Each of us, in our moments of honest reflection, in our occasions of fullest confession, knows that sometimes our intentions of misdoing, with God’s grace, are not fulfilled—that we are spared from actual sin, which we otherwise might have committed. I’m certain that neither John Bradford nor St. Philip Neri was the first to have said, “There but for the grace of God go I”; and regardless of who gets credit for this often-quoted insight, it is something that I’ve muttered to myself many more times than I care to admit. I am reminded of the first prayer I learned as a child: “Angel of God, my Guardian dear, to whom God’s grace, commits me here. Ever this day, be at my side, to light, to guard, to rule and guide.” We will never know, this side of Heaven, all that our Guardian Angels have done for us as we have stumbled through our earthly lives.
Orthodox. Faithful. Free.
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Yes, only God knows whether Judas’ “Surely it is not I, Lord” was genuine. But we, readers of this account 2,000 years later, wonder at the other disciples’ response: why didn’t they proclaim, and loudly, “No, not me!” A few verses later, we hear just this sort of assurance from Peter when he vowed: “Though all else should lose courage over Thee, I will never lose mine.” Finally, we say, here’s the confidence that we somehow expect from these men who had spent three years of their lives with Christ and who, through his teachings, through his miracles, knew better than anyone else who he was. I like to think that Peter’s voice raised a little, even quivered, when he proclaimed “I will never lose mine.”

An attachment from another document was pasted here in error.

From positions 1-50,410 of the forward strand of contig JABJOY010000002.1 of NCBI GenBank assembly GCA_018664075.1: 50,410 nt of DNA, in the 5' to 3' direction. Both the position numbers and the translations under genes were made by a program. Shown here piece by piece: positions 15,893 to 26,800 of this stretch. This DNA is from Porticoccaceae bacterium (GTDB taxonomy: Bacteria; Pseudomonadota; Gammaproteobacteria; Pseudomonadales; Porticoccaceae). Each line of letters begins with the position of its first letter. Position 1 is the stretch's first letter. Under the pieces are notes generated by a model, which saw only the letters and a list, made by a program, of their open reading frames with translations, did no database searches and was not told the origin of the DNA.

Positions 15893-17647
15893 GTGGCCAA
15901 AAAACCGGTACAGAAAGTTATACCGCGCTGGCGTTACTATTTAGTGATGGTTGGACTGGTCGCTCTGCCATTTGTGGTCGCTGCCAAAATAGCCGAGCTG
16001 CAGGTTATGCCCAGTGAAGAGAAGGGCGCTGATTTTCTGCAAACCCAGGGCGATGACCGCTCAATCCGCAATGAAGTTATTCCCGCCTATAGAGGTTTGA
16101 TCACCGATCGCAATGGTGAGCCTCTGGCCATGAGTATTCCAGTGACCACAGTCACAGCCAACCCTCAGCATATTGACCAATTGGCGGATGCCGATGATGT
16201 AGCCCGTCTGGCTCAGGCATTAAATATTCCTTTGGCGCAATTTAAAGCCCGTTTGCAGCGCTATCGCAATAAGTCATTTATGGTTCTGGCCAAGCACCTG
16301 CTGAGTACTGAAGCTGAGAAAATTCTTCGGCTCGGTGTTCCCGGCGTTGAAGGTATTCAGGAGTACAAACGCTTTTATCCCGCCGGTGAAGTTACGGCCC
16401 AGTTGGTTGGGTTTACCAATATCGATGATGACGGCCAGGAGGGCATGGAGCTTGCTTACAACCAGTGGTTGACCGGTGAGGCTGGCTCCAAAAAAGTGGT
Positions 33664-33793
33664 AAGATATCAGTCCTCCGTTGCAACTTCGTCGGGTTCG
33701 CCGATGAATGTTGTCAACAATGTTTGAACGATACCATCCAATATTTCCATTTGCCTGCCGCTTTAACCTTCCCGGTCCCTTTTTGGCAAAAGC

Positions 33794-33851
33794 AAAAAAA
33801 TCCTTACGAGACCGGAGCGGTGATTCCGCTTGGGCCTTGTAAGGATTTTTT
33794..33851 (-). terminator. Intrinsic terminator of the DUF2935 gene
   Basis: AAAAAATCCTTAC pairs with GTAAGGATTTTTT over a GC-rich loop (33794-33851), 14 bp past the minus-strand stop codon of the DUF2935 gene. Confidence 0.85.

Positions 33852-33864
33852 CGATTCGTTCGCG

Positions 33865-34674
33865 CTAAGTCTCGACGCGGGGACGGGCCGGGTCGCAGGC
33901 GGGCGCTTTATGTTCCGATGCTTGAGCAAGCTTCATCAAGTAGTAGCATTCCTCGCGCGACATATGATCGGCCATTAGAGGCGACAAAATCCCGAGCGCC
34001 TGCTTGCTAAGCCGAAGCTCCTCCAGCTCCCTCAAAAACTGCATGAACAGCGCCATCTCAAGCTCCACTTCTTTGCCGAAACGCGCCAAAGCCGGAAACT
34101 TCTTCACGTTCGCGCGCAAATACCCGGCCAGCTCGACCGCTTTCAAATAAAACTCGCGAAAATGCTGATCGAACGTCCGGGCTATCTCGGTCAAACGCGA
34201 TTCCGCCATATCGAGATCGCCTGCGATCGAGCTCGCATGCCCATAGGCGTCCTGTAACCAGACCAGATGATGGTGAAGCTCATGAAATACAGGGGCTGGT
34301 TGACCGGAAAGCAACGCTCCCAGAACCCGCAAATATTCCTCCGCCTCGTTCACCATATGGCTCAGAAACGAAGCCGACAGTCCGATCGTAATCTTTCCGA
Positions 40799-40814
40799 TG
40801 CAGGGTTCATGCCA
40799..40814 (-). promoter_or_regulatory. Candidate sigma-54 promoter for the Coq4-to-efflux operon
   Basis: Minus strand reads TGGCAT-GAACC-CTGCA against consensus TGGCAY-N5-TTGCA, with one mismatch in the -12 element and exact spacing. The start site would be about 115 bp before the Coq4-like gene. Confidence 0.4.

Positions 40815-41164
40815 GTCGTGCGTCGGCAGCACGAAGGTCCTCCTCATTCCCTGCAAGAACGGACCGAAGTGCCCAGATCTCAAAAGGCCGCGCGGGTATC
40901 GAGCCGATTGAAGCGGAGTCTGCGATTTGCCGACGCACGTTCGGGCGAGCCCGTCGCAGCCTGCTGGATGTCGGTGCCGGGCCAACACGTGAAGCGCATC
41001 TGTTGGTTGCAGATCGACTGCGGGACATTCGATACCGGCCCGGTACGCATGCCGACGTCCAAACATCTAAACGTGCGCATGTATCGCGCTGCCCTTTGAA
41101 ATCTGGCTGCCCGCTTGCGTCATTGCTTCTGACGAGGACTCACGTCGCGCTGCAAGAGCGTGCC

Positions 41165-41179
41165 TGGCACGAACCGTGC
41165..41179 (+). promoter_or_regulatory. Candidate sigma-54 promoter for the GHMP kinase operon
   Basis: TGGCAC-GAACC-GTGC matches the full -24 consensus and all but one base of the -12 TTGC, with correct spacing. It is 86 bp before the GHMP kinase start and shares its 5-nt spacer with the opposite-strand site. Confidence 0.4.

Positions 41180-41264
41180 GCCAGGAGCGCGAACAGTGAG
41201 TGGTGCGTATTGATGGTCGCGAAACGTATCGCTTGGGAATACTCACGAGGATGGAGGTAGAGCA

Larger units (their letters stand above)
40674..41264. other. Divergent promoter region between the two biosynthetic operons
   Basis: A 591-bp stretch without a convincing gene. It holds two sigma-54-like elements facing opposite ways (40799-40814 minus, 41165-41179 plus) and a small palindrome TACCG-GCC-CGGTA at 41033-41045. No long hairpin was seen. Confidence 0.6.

We know the rest of the story: none of the eleven disciples would betray him—although all but the one he loved abandoned him at the cross; and Peter wept bitterly when he realized that his “never!” didn’t last through the night.